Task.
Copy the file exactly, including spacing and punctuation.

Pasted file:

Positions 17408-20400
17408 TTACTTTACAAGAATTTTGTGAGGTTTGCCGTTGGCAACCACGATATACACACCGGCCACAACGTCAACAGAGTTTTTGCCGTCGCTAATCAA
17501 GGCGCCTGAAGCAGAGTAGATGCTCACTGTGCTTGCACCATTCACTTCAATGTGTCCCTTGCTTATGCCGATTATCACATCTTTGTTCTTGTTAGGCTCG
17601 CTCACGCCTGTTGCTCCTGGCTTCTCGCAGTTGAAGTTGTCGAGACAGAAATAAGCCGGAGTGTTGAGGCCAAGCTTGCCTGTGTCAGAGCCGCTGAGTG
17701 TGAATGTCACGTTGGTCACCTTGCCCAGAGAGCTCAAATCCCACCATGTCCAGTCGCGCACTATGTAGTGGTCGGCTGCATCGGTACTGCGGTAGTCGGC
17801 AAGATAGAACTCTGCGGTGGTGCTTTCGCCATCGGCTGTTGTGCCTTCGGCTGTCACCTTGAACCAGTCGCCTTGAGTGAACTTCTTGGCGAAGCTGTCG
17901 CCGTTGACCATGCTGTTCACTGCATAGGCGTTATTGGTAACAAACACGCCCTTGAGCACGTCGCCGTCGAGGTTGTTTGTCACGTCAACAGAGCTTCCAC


Positions 17408-20400
17408 TTACTTTACAAGAATTTTGTGAGGTTTGCCGTTGGCAACCACGATATACACACCGGCCACAACGTCAACAGAGTTTTTGCCGTCGCTAATCAA
17501 GGCGCCTGAAGCAGAGTAGATGCTCACTGTGCTTGCACCATTCACTTCAATGTGTCCCTTGCTTATGCCGATTATCACATCTTTGTTCTTGTTAGGCTCG
17601 CTCACGCCTGTTGCTCCTGGCTTCTCGCAGTTGAAGTTGTCGAGACAGAAATAAGCCGGAGTGTTGAGGCCAAGCTTGCCTGTGTCAGAGCCGCTGAGTG
17701 TGAATGTCACGTTGGTCACCTTGCCCAGAGAGCTCAAATCCCACCATGTCCAGTCGCGCACTATGTAGTGGTCGGCTGCATCGGTACTGCGGTAGTCGGC
17801 AAGATAGAACTCTGCGGTGGTGCTTTCGCCATCGGCTGTTGTGCCTTCGGCTGTCACCTTGAACCAGTCGCCTTGAGTGAACTTCTTGGCGAAGCTGTCG
17901 CCGTTGACCATGCTGTTCACTGCATAGGCGTTATTGGTAACAAACACGCCCTTGAGCACGTCGCCGTCGAGGTTGTTTGTCACGTCAACAGAGCTTCCAC